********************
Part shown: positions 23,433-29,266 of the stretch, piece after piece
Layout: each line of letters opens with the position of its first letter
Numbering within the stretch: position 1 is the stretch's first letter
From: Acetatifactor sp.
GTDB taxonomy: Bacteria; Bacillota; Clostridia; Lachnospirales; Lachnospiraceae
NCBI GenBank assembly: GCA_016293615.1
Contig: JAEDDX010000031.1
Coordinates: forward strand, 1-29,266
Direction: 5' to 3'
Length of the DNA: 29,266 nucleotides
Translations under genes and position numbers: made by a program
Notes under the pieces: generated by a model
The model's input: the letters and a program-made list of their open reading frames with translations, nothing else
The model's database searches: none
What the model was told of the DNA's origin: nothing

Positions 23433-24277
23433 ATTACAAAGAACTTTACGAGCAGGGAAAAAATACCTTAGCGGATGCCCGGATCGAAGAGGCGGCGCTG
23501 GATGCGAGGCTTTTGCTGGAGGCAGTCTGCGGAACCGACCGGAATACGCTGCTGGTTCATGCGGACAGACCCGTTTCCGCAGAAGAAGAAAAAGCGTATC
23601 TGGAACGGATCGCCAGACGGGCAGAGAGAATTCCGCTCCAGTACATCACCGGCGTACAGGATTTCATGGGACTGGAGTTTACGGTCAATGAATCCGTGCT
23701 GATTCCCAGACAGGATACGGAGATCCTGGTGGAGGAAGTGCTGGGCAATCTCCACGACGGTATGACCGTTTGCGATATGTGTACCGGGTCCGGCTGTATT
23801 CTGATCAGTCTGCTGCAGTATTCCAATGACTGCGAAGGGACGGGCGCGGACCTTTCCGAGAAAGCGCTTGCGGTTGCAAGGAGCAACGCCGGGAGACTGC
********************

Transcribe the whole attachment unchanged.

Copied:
Part shown: positions 23,433-29,266 of the stretch, piece after piece
Layout: each line of letters opens with the position of its first letter
Numbering within the stretch: position 1 is the stretch's first letter
From: Acetatifactor sp.
GTDB taxonomy: Bacteria; Bacillota; Clostridia; Lachnospirales; Lachnospiraceae
NCBI GenBank assembly: GCA_016293615.1
Contig: JAEDDX010000031.1
Coordinates: forward strand, 1-29,266
Direction: 5' to 3'
Length of the DNA: 29,266 nucleotides
Translations under genes and position numbers: made by a program
Notes under the pieces: generated by a model
The model's input: the letters and a program-made list of their open reading frames with translations, nothing else
The model's database searches: none
What the model was told of the DNA's origin: nothing

Positions 23433-24277
23433 ATTACAAAGAACTTTACGAGCAGGGAAAAAATACCTTAGCGGATGCCCGGATCGAAGAGGCGGCGCTG
23501 GATGCGAGGCTTTTGCTGGAGGCAGTCTGCGGAACCGACCGGAATACGCTGCTGGTTCATGCGGACAGACCCGTTTCCGCAGAAGAAGAAAAAGCGTATC
23601 TGGAACGGATCGCCAGACGGGCAGAGAGAATTCCGCTCCAGTACATCACCGGCGTACAGGATTTCATGGGACTGGAGTTTACGGTCAATGAATCCGTGCT
23701 GATTCCCAGACAGGATACGGAGATCCTGGTGGAGGAAGTGCTGGGCAATCTCCACGACGGTATGACCGTTTGCGATATGTGTACCGGGTCCGGCTGTATT
23801 CTGATCAGTCTGCTGCAGTATTCCAATGACTGCGAAGGGACGGGCGCGGACCTTTCCGAGAAAGCGCTTGCGGTTGCAAGGAGCAACGCCGGGAGACTGC